Finance Questions? Ask a Financial Expert for Answers ASAP
Welcome to Just Answer. I am here to help you resolve your tax and finance concerns. Please feel free to ask anytime you need extra help.
I am sorry that you received bad advice. This places you in a terrible situation. However, there are several things you can do to help this along the path to resolution.
1.You can ask, and if need be sue, the old accountant for the penalties and interest imposed because of the incorrect advice. This will not remove the entire issue but may ultimately assist you financially.
2.You were not properly advised about the payment arrangement. The IRS, while not a bank, is willing to enter into such arrangements to help taxpayers resolve their debts while not falling further behind. The downside of this is that the fees they charge are quite high and the interest will continue to accrue until the debt is paid in full. Here is a short piece from the IRS about this. It has links to forms and other information you may wish to consider. I will then continue my remarks in another post due to space limitations.
You can make monthly payments through an installment agreement if you're not financially able to pay your tax debt immediately. However, you will reduce or eliminate the amount of penalties and interest you pay and avoid the fee associated with setting up an installment agreement if you pay your tax bill in full. Before you apply:
Pay the full amount you owe within 120 days to avoid the fee. You should apply online to specify this option (or call if you owe more than $25,000). If you cannot pay the full amount within 120 days, the fee for setting up an agreement is:
To keep your account in good standing:
If you don't receive your statement, send your payment to the address listed in your agreement.
There may be a reinstatement fee if your agreement goes into default. Penalties and interest continue to accrue until your balance is paid in full. If you are in danger of defaulting on your payment agreement for any reason, contact the IRS immediately. The IRS will generally not take enforced collection actions:
3.Another option available to you is to submit an Offer In Compromise (OIC). This is a process which enables you to offer to settle the debt for less than full value. The OIC process has a downside as well. It is a task requiring a great deal of disclosure and can be complex. If you chose this route you should seek professional assistance from either a CPA or tax attorney. You can best find these professionals through referrals from family, friends, or coworkers. To enable you to familiarize yourself with the OIC process, I am attaching another piece from the IRS. It will follow my last comment. If you need further assistance, please feel free to ask.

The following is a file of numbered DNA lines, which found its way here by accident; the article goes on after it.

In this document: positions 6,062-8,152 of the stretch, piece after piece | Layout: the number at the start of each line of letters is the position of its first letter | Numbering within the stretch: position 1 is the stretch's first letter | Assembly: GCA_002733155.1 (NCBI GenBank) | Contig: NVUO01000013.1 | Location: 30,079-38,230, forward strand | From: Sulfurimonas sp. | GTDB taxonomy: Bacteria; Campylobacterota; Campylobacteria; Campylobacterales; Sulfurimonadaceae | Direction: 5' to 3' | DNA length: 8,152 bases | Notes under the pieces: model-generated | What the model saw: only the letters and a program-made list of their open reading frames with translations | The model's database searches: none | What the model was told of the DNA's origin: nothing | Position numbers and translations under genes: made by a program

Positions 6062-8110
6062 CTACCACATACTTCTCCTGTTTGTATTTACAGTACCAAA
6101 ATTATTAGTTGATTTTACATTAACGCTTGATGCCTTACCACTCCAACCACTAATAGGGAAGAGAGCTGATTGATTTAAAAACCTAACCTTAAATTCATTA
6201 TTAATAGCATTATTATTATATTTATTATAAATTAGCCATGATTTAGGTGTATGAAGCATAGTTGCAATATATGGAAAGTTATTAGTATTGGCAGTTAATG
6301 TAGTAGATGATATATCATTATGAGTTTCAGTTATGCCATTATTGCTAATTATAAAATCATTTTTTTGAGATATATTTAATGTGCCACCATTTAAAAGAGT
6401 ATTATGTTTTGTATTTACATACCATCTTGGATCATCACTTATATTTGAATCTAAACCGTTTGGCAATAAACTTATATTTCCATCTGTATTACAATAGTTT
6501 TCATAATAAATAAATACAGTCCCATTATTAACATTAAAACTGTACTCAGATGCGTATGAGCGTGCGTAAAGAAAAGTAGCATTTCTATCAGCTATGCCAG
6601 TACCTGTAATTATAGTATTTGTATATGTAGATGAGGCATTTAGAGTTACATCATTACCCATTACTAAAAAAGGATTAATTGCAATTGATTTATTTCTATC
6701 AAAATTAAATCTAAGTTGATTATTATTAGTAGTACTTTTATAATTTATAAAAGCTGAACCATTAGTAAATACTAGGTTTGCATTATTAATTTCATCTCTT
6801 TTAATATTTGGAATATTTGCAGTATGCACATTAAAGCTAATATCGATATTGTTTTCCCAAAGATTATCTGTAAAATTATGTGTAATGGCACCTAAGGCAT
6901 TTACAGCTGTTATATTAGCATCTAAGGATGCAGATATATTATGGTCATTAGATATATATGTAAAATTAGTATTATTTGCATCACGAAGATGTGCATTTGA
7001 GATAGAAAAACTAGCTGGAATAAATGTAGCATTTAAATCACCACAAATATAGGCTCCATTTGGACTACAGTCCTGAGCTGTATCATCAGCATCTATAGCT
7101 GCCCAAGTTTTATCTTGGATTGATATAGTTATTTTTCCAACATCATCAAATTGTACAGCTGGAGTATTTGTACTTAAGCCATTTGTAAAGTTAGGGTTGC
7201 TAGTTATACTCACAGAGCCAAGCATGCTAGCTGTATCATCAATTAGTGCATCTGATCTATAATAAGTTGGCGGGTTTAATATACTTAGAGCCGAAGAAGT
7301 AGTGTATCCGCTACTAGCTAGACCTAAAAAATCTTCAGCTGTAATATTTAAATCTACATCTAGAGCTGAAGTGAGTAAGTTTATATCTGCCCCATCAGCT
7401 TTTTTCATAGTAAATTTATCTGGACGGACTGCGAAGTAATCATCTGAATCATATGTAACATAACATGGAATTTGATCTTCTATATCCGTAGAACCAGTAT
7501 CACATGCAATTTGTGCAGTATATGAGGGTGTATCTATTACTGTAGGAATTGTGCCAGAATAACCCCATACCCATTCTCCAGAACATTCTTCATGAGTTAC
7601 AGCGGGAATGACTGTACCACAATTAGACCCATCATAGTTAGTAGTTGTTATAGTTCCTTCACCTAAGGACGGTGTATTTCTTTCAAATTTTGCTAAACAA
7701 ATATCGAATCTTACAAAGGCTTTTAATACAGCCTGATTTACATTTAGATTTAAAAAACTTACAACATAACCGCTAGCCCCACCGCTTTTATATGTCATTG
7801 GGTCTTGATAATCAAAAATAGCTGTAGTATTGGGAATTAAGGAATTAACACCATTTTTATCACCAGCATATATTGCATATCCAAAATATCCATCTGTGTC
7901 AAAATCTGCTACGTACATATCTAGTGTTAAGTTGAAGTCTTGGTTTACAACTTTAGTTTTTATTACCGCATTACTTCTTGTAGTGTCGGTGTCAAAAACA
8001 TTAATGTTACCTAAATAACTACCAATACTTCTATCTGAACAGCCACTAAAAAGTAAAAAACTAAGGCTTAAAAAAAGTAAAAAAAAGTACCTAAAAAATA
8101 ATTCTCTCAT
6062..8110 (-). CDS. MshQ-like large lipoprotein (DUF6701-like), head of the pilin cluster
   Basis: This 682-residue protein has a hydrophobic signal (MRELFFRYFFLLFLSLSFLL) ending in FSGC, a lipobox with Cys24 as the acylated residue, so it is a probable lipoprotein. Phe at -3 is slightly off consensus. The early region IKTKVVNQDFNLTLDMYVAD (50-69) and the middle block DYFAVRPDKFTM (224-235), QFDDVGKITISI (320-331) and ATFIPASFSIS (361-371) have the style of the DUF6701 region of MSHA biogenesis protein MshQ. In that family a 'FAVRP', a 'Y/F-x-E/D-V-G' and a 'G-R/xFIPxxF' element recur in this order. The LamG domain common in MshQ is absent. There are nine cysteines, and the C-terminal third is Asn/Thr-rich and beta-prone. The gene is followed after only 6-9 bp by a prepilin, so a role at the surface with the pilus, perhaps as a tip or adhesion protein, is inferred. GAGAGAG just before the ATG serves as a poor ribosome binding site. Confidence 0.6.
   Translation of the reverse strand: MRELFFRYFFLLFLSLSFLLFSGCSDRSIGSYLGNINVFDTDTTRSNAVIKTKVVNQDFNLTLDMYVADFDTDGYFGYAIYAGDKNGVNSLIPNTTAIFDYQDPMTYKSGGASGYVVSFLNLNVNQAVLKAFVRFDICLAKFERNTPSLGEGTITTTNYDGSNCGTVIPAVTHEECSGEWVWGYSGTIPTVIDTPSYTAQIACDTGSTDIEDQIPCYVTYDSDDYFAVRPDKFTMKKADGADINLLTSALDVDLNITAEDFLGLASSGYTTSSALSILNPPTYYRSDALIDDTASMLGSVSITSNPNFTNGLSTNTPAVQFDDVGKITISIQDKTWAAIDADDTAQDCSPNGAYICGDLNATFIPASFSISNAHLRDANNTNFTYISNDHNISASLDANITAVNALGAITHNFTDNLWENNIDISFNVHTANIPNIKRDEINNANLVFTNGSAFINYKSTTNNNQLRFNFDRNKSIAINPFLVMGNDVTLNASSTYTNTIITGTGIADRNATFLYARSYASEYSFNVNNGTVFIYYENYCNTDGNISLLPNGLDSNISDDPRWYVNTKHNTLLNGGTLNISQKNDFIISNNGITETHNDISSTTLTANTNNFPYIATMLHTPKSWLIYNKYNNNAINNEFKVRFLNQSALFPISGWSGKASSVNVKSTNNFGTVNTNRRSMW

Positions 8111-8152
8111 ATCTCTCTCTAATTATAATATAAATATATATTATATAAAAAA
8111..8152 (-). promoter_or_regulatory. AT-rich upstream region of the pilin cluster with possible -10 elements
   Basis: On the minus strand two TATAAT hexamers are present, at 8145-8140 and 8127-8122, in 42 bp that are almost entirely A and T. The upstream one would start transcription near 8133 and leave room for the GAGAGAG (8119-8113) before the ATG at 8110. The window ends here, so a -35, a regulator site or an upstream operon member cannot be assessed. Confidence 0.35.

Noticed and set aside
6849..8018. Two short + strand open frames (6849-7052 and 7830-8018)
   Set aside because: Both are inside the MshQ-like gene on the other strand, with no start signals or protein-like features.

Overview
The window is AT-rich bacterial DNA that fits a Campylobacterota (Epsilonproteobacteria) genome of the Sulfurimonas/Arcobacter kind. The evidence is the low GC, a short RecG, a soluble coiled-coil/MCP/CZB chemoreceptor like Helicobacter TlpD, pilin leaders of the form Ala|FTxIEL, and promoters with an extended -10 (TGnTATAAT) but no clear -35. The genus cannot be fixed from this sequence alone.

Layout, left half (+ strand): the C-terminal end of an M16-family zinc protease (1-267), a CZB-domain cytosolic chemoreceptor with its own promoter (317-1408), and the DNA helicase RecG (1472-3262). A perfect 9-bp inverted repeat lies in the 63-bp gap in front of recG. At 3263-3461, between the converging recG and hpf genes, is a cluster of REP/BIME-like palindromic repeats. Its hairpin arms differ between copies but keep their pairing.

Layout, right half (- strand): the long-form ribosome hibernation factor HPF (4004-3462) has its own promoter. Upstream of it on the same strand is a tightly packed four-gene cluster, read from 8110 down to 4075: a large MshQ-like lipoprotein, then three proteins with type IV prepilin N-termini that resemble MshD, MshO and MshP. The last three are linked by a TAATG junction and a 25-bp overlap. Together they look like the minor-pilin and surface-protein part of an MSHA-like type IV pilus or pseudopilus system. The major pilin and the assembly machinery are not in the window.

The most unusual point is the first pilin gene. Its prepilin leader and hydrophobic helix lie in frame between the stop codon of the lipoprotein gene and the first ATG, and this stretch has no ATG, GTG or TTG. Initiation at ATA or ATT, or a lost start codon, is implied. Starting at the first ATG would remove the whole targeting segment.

An offer in compromise allows you to settle your tax debt for less than the full amount you owe. It may be a legitimate option if you can't pay your full tax liability, or doing so creates a financial hardship. We consider your unique set of facts and circumstances:
We generally approve an offer in compromise when the amount offered represents the most we can expect to collect within a reasonable period of time. Explore all other payment options before submitting an offer in compromise.
Before we can consider your offer, you must be current with all filing and payment requirements. You are not eligible if you are in an open bankruptcy proceeding.
You'll find step-by-step instructions and all the forms for submitting an offer in the Offer in Compromise Booklet, Form 656-B (PDF). Your completed offer package will include:
Your initial payment will vary based on your offer and the payment option you choose:
If you meet the Low Income Certification guidelines, you do not have to send the application fee or the initial payment and you will not need to make monthly installments during the evaluation of your offer. See your application package for details.
While your offer is being evaluated:
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Find all you needto consider and make an offer in Form 656-B, Offer in Compromise Booklet (PDF)
Doubt as to LiabilityIf you believe there is verifiable doubt that you owe part or all of your tax debt, use Form 656-L, Offer in Compromise Doubt as to Liability (PDF)
Pub. 594: IRS Collection ProcessExplains the actions IRS may take to recover taxes owed. Download Pub. 594 (PDF)